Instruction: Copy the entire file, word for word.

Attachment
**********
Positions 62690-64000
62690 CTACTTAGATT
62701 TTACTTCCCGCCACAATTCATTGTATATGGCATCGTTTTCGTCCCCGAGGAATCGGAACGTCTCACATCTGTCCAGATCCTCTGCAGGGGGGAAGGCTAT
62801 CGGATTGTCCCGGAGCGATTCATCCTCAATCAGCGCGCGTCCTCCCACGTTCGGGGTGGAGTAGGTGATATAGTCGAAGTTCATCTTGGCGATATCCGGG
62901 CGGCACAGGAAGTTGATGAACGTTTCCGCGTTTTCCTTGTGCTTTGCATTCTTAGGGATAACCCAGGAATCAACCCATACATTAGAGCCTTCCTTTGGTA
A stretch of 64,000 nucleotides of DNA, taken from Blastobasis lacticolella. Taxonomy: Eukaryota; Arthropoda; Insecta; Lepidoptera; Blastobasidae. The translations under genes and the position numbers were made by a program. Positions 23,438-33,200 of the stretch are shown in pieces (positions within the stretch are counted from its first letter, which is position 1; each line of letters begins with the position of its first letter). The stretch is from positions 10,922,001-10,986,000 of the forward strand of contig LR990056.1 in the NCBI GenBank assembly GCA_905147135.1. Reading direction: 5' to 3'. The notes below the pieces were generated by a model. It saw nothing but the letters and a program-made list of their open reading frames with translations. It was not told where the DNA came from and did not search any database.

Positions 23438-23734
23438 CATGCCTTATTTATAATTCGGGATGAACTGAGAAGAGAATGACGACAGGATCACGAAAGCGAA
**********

Positions 62690-64000
62690 CTACTTAGATT
62701 TTACTTCCCGCCACAATTCATTGTATATGGCATCGTTTTCGTCCCCGAGGAATCGGAACGTCTCACATCTGTCCAGATCCTCTGCAGGGGGGAAGGCTAT
62801 CGGATTGTCCCGGAGCGATTCATCCTCAATCAGCGCGCGTCCTCCCACGTTCGGGGTGGAGTAGGTGATATAGTCGAAGTTCATCTTGGCGATATCCGGG
62901 CGGCACAGGAAGTTGATGAACGTTTCCGCGTTTTCCTTGTGCTTTGCATTCTTAGGGATAACCCAGGAATCAACCCATACATTAGAGCCTTCCTTTGGTA
A stretch of 64,000 nucleotides of DNA, taken from Blastobasis lacticolella. Taxonomy: Eukaryota; Arthropoda; Insecta; Lepidoptera; Blastobasidae. The translations under genes and the position numbers were made by a program. Positions 23,438-33,200 of the stretch are shown in pieces (positions within the stretch are counted from its first letter, which is position 1; each line of letters begins with the position of its first letter). The stretch is from positions 10,922,001-10,986,000 of the forward strand of contig LR990056.1 in the NCBI GenBank assembly GCA_905147135.1. Reading direction: 5' to 3'. The notes below the pieces were generated by a model. It saw nothing but the letters and a program-made list of their open reading frames with translations. It was not told where the DNA came from and did not search any database.

Positions 23438-23734
23438 CATGCCTTATTTATAATTCGGGATGAACTGAGAAGAGAATGACGACAGGATCACGAAAGCGAA